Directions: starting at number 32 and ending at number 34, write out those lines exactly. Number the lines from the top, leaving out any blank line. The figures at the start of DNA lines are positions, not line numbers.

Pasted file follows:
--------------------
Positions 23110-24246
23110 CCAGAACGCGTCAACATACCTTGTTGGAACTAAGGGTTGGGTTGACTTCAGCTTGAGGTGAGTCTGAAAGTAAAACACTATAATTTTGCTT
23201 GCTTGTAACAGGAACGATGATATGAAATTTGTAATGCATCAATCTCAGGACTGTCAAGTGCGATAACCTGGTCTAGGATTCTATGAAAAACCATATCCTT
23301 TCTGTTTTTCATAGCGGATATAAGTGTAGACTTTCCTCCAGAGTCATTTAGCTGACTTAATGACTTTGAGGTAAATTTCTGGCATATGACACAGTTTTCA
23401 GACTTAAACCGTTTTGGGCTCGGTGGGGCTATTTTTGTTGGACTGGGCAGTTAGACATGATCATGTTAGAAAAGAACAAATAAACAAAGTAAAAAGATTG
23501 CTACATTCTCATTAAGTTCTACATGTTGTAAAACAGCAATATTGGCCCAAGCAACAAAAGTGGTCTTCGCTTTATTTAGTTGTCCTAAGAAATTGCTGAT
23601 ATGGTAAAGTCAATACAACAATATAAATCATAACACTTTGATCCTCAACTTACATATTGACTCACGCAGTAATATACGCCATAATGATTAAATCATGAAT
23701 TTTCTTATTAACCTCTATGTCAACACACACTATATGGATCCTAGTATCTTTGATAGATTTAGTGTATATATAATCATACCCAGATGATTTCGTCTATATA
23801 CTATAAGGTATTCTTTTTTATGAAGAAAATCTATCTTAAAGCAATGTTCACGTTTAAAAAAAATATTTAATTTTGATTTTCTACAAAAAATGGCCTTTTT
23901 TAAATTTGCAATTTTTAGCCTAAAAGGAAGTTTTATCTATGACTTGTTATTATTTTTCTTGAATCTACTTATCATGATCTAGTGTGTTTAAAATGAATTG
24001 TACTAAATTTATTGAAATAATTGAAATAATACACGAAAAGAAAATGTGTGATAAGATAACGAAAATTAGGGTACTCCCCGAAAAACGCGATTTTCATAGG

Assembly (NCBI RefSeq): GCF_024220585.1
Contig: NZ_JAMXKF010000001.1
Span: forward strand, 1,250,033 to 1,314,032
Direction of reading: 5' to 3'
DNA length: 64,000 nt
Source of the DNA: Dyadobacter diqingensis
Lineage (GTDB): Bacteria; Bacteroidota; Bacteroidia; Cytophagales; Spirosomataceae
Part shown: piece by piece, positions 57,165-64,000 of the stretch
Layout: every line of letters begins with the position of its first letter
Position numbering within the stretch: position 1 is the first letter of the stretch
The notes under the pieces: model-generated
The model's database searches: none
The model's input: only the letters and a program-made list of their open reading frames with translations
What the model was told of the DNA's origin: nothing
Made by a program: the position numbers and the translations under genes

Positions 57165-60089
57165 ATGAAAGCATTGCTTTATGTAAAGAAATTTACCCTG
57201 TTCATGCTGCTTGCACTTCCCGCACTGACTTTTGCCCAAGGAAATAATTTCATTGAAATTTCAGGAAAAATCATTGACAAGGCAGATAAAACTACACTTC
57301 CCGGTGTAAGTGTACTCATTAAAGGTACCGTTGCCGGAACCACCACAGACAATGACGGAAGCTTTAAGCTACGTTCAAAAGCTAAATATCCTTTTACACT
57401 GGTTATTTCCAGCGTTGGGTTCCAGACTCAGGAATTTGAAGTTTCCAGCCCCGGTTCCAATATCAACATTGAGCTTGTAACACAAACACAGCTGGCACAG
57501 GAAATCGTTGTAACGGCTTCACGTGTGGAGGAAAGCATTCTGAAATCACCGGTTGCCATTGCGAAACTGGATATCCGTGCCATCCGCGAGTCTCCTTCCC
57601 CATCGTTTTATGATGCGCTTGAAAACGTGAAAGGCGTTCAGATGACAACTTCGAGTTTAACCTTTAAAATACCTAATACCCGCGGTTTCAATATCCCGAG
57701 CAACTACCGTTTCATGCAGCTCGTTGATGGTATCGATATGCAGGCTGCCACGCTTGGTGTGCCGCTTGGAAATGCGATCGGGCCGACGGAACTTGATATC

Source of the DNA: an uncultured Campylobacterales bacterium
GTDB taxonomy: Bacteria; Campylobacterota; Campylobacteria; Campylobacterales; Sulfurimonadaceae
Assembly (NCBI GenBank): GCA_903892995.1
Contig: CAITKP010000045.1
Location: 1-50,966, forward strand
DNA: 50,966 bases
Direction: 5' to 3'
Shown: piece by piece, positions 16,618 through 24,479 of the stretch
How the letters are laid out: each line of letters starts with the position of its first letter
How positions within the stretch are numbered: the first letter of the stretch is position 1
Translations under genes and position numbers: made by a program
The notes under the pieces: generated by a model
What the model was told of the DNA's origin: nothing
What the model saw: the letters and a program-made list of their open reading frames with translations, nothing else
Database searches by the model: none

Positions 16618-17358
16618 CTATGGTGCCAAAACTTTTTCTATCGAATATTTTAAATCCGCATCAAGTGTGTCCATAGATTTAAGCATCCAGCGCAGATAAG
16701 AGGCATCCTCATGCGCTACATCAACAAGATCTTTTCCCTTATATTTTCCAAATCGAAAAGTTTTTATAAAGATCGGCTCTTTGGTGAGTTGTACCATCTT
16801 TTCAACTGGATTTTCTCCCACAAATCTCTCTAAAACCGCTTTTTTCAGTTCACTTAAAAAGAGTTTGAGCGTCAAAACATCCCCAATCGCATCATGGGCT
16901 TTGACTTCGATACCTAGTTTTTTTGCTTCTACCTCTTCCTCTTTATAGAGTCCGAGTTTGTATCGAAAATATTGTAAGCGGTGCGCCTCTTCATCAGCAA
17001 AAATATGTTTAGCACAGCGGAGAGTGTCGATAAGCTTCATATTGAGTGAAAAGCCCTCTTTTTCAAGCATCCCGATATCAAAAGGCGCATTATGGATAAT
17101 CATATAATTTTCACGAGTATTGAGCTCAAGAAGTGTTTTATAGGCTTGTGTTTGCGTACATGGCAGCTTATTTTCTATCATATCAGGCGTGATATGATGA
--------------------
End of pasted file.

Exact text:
57501 GAAATCGTTGTAACGGCTTCACGTGTGGAGGAAAGCATTCTGAAATCACCGGTTGCCATTGCGAAACTGGATATCCGTGCCATCCGCGAGTCTCCTTCCC
57601 CATCGTTTTATGATGCGCTTGAAAACGTGAAAGGCGTTCAGATGACAACTTCGAGTTTAACCTTTAAAATACCTAATACCCGCGGTTTCAATATCCCGAG
57701 CAACTACCGTTTCATGCAGCTCGTTGATGGTATCGATATGCAGGCTGCCACGCTTGGTGTGCCGCTTGGAAATGCGATCGGGCCGACGGAACTTGATATC